3.3 The technical potential of centralized PV power in China
Based on the high spatial-temporal resolution solar data and the latest types of photovoltaic modules, this paper calculates the PV power generation, where the technical, policy and economic limiting factors of the development of solar energy resources are comprehensively considered. Through GIS analysis, the technical potential of land centralized photovoltaic power in China is about 41.88 billion kW (Table 5). The spatial pattern of the technical potential of China’s centralized photovoltaic power is basically the same as the spatial pattern of solar energy resource endowment. In terms of regions, the technical potential of centralized photovoltaic power in the “Three Northern” regions (Northeast, Northwest, and North China) accounts for 90.95% of the country’s total. Centralized photovoltaic power in the Southern Middle East (Central China, East China, and South China) accounts for only 9.05% of the country’s total. For specific provinces, Xinjiang has the largest potential of centralized photovoltaic power, higher than 20 billion kW, followed by West Inner Mongolia, Qinghai, Tibet, and Gansu. The technical potential of centralized photovoltaic power in these provinces is greater than 2 billion kW. Guangdong, Fujian, Liaoning, Henan, Anhui, Hainan, Hunan, Jiangsu, Zhejiang, Beijing, Chongqing, Tianjin, Shanghai, Taiwan, and Hong Kong have small technical potential of centralized PV power, less than 20 million kW.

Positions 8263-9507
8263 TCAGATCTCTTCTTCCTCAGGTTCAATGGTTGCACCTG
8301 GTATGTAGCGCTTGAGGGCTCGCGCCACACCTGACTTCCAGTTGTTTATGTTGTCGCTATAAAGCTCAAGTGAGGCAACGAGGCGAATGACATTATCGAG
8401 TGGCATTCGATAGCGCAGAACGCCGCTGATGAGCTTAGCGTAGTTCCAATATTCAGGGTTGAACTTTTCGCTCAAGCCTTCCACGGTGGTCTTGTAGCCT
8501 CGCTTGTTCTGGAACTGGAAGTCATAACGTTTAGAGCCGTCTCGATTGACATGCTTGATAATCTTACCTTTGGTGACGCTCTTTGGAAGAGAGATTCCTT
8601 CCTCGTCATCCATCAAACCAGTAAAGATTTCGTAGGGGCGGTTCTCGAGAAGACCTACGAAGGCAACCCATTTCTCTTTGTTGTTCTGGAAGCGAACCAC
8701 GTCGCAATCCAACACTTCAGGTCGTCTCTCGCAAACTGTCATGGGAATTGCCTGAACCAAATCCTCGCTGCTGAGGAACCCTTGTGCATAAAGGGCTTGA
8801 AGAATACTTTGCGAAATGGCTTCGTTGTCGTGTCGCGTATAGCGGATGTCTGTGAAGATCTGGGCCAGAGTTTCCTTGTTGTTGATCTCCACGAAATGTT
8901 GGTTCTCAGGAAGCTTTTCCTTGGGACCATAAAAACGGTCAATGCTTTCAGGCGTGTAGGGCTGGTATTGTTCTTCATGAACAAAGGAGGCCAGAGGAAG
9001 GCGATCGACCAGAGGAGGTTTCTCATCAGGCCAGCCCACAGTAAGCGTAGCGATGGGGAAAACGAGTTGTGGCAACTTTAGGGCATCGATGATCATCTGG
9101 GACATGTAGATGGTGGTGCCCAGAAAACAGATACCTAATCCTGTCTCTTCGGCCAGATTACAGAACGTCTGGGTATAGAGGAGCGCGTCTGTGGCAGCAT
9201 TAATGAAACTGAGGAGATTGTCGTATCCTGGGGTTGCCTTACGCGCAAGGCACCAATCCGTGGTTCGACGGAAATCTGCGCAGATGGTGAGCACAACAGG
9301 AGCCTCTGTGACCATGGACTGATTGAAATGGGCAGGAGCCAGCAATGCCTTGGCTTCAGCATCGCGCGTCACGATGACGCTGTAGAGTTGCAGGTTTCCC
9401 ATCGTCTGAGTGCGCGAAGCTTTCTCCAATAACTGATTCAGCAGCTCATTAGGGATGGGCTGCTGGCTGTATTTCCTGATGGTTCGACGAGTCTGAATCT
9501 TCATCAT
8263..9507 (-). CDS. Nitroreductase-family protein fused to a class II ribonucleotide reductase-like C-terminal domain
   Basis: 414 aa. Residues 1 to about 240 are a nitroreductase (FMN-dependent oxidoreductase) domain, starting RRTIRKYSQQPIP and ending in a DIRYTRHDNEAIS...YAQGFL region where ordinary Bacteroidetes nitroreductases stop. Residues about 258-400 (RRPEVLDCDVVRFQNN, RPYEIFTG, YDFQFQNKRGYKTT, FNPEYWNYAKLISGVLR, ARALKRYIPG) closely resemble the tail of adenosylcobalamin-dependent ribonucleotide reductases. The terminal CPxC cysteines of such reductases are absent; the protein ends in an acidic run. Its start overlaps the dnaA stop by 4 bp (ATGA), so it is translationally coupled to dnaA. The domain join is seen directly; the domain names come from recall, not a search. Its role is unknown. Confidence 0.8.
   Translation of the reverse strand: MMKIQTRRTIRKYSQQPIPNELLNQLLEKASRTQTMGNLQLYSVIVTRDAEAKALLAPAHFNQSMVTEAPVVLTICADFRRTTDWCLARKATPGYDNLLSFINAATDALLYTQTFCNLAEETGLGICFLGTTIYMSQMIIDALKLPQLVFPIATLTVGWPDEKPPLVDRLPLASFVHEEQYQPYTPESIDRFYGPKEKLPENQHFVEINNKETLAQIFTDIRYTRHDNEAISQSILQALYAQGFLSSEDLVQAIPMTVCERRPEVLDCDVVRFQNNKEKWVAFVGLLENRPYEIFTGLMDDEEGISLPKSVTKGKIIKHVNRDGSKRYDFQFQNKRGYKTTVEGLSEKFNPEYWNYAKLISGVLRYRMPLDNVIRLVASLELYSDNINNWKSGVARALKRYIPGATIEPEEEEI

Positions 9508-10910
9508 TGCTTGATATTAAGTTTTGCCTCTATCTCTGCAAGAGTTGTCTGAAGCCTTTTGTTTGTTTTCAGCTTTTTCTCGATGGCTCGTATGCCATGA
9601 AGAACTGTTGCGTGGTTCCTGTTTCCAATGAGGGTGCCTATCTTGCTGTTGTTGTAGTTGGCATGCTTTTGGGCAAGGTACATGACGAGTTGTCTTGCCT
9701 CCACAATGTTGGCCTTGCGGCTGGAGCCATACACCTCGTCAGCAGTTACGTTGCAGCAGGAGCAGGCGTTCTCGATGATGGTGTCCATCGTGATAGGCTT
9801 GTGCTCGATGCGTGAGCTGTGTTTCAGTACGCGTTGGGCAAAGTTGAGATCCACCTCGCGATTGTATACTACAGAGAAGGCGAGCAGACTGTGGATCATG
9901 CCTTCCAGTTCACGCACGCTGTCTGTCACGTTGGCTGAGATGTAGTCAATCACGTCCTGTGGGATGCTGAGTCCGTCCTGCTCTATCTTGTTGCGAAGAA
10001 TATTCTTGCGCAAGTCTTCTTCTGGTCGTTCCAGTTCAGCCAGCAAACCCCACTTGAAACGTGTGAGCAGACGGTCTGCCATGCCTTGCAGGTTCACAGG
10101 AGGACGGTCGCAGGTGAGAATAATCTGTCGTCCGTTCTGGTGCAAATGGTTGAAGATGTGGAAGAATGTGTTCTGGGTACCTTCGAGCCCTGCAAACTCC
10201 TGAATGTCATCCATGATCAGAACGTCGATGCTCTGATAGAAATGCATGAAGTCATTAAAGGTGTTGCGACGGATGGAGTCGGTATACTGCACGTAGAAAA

3.4 Technical potential of distributed PV power in China